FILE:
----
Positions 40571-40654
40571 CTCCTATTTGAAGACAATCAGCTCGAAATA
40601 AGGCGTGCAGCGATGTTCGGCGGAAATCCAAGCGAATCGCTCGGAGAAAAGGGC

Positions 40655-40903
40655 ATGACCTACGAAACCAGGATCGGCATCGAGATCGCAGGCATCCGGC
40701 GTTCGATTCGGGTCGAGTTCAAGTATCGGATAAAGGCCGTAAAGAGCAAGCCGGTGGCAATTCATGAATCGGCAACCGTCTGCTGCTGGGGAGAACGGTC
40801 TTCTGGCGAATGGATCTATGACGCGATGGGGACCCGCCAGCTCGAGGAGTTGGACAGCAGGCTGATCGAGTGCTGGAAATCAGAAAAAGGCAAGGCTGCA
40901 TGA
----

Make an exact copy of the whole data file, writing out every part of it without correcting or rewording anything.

Positions 40571-40654
40571 CTCCTATTTGAAGACAATCAGCTCGAAATA
40601 AGGCGTGCAGCGATGTTCGGCGGAAATCCAAGCGAATCGCTCGGAGAAAAGGGC

Positions 40655-40903
40655 ATGACCTACGAAACCAGGATCGGCATCGAGATCGCAGGCATCCGGC
40701 GTTCGATTCGGGTCGAGTTCAAGTATCGGATAAAGGCCGTAAAGAGCAAGCCGGTGGCAATTCATGAATCGGCAACCGTCTGCTGCTGGGGAGAACGGTC
40801 TTCTGGCGAATGGATCTATGACGCGATGGGGACCCGCCAGCTCGAGGAGTTGGACAGCAGGCTGATCGAGTGCTGGAAATCAGAAAAAGGCAAGGCTGCA
40901 TGA